Albert Franz began creating a new multi-purpose duck in 1930, by using the Rouen, German Pekin and Blue Pommern Ducks in his breeding program. By 1934 he had it all fairly well down pat, but by the end of World War II few Saxonys remained so he renewed his breeding program.
The Saxony Duck became an official recognised breed in Germany for the first time in 1957. Later, in 1984, it was officially introduced to the United States. Not long after that it came to Australia.
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Classification: Heavy breed
Colours: Saxonys come in one colour - see the Exhibition details below
Eggs: are large pearl-white. Overseas Saxonys are prolific egg layers yet Australian standard size Saxonys are not as prolific. Saxonys (especially standard size) may not be overly common in Australia for that reason.
Bantams ducks, on the other hand, are much better & more prolific layers. For this reason bantams of this breed are slowly becoming more popular than the large variety.
Comments: A general purpose breed of duck yet mostly known as exhibition birds. They do not grow as fast as some other breeds and are inclined to change colouring several times before they reach their prime adult plumage & colour. I would not recommend them as a beginners breed as in Australia they are reasonably difficult to obtain, especially the large variety. I recommend always making the extra effort to obtain birds that are as close to true breed characteristics as possible.
Selecting Birds: A lot of Saxonys are undersize, so it would be in your best interests to consider heavily muscled birds of good size in breeding. Also select birds with rich clearly defined correct colouring as well as being moderately large, keel-less and solidly built. They are the main things to look for/select in breeders and show birds.
Breeding: They are the best layer among the large breed ducks, as well as being an active forager, so it is important to use breeders that are strong legged, active, robust and good layers of large eggs. Breeding Saxony Ducks is very interesting as well as a fair challenge and very rewarding once you have your bird/s as close to the true breed as possible that you're proud of.
Saxonys should have very beautiful soft rich colouring that is clearly defined. They are prone to discolour or fade under long exposure to the sun. Your birds will then have a washed out look, so shade is necessary to avoid this in exhibition birds.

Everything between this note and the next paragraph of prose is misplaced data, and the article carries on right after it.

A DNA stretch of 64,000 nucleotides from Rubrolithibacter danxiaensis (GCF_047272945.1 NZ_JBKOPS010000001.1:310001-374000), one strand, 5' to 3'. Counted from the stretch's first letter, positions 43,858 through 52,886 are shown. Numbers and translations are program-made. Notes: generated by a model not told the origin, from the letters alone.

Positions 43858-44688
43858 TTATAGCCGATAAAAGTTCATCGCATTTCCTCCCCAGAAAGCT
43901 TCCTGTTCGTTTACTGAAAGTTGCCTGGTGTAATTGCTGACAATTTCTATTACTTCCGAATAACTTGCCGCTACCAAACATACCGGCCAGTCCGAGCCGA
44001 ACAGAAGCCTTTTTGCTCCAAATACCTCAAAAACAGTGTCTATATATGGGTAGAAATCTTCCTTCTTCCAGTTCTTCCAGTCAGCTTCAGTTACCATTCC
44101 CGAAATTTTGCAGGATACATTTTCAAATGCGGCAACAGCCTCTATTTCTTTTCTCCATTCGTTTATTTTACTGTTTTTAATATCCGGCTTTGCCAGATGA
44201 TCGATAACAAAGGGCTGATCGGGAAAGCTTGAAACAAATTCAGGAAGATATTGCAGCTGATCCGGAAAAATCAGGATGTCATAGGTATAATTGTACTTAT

Feeding: Usually Saxonys are active foragers, so ideally would not need as much feeding as Muscovies. On the other hand, as I have mentioned above, a lot of Saxonys are undersize, so that needs to be taken into account for breeding and feeding.
Availability: Standard size Saxony ducks are not a very popular duck overall, however bantams are on the increase as they become more recognised and popular. They are reasonably priced due to them being an attractive non-popular duck. Good show specimens of good characteristics are a fair price.
CARRIAGE - Strong, with a broad body and no trace of a keel. TYPE - Long and stocky, with a long broad back that is slightly sloping to the rear. The breast is to be broad and deep with no sign of a keel. Wings need to be neatly lying into the sides and not too long. Tail is long and carried closed. HEAD - Long and flat, with the bill of moderate length and width. NECK - Average length and not thin. LEGS AND FEET - Average length and set almost midway in the body. PLUMAGE - Lies close into the body and soft/light under feathering. AVOID - Broken neck ring in drake, pale eyes, upright Walk, slipped wings, coloured nostrils, dark underfeathering, brown head on drake, white bib, any deformity.
COLOURS: Duck & Drake: Eyes: Brown. Legs & Webs: Dark yellow.
Drake: Head and Neck: Blue as far down to the white ring. Lower part of neck, shoulders and breast need to be a rust red colour, with slight silver lacing on the breast. Back and Rump: Blue-grey. Tail feathers and wings: Oatmeal with blue wing bars. Bill is either plain yellow or with pale green shading.
Duck: Head neck and Breast: Buff with a white eye line. There is a suggestion of a light broken neck ring. Back and lower breast: Paler buff. Wings: Cream. Wing Bars and Tail: A light shade of blue. Bill is either plain yellow or with brownish shading.
Drake: 3.2kg to 3.6kg
Duck: 2.7kg to 3.2kg
Drake: not officially recognised in Australian Standards Edition 1
Duck: not officially recognised in Australian Standards Edition 1
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poultry1 acknowledges the following internet sources